Glitter Rain and Silver Thaw – Glamour Days of Gaultois

 

Dictionary of Newfoundland English University of Toronto University 1982

glitter n or glidder

  1. the coating of ice deposited on exposed objects by freezing rain
  2. a condition of weather in which freezing rain deposits a coating of ice on exposed objects, the gradual deposit of ice on countryside, trees etc during freezing rain

1896 Swansborough : easterly winds, which glitter brings, and silver trees and other things

1897 JA Folklore: used on the west coast to denote that peculiar phenomenon known  generally throughout the northern part of America a ‘silver thaw’; that is’ when fine rain falling meets near the earth a colder stratum of air and becomes congealed, forming a covering of ice upon every object

1903 Howley: this is the name given by Newfoundlanders to that brilliant ice-garment with which trees, houses, bushes etc are clothed when Spring showers are frozen in the act of falling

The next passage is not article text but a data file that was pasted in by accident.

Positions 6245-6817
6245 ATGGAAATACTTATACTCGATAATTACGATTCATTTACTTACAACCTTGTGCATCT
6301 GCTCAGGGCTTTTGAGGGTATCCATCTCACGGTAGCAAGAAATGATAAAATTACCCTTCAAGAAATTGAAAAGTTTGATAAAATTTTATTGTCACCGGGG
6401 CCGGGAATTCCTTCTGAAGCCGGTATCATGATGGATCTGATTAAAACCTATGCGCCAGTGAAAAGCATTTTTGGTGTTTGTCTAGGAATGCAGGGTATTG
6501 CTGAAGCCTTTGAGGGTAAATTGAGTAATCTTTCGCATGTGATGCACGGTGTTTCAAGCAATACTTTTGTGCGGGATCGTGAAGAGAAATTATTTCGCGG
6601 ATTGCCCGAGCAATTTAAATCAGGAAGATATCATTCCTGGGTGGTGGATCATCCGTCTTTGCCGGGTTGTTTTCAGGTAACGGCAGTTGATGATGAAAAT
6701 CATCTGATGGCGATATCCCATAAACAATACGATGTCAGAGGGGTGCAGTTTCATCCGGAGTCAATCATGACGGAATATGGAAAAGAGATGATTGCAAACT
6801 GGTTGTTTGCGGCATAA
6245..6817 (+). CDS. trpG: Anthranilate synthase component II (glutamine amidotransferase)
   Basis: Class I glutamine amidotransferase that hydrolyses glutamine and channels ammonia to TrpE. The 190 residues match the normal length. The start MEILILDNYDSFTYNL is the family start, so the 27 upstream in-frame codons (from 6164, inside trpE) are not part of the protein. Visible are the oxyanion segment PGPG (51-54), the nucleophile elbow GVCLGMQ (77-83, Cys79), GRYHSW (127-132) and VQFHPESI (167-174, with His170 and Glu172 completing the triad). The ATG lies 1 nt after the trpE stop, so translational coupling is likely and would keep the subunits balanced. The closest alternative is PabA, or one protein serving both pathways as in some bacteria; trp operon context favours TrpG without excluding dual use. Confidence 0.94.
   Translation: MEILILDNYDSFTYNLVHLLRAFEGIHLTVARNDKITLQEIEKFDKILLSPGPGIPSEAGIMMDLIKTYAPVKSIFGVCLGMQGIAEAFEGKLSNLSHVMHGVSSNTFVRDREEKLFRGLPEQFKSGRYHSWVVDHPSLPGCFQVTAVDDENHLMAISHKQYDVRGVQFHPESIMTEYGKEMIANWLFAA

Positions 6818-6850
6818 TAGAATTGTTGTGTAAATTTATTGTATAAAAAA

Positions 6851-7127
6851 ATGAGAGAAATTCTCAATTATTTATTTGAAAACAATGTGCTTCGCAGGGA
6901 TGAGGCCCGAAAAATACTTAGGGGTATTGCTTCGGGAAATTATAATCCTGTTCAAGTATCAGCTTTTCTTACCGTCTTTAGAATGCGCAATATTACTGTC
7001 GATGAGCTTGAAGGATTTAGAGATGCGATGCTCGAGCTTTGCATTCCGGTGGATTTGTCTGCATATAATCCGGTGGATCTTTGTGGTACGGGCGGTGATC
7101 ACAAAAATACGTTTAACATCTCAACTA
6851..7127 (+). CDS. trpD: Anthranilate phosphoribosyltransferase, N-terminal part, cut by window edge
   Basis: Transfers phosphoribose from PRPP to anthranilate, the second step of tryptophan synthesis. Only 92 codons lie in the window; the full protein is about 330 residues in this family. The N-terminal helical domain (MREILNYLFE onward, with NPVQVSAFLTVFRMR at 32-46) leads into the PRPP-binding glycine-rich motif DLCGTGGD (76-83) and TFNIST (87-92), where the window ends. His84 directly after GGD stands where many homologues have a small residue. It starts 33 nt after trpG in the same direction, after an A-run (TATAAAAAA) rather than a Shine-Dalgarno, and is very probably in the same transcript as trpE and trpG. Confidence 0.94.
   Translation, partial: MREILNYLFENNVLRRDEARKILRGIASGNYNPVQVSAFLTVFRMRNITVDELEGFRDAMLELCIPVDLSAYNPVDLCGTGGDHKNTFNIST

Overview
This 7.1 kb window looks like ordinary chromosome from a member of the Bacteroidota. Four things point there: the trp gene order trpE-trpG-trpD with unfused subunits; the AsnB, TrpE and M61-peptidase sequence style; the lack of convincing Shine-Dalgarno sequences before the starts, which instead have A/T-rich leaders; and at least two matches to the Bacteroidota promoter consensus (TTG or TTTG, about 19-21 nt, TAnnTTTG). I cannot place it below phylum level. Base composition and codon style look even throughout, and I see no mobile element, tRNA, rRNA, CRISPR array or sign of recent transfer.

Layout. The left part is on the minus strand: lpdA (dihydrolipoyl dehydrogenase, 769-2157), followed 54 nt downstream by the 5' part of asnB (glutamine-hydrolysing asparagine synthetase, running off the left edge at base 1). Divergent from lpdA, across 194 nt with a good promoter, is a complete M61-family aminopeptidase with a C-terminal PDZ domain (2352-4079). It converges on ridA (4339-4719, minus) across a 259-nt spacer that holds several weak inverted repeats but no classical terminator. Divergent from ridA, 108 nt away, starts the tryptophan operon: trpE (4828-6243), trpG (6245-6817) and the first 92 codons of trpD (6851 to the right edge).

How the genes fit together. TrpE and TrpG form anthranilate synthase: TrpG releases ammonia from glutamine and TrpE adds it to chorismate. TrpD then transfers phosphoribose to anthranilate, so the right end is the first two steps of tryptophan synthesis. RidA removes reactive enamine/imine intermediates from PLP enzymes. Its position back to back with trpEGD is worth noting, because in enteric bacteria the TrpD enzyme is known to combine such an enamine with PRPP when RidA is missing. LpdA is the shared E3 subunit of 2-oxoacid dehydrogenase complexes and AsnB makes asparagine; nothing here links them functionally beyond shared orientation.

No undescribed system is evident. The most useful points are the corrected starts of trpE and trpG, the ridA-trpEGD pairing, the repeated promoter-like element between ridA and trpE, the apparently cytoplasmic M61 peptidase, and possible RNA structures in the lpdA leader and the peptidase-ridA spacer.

1939 Dudley: it had rained in the night, frozen lightly in the morning, leaving a magical silver thaw. Enchanting, dazzling and glittering, the village stood covered in a cellophane coating of ice

2016 Hulme & Cairns: It was a dreamlike walk through the magic ice forest of Gaultois. The sky and water a  colour wheel of translucent blues and refracted light through the glitter that covered everything from the tiniest bud to whole roofs. Our feet crunched through the frozen crust of snow as we breathed in the sharp oxygenated air and marvelled at our surroundings.

 

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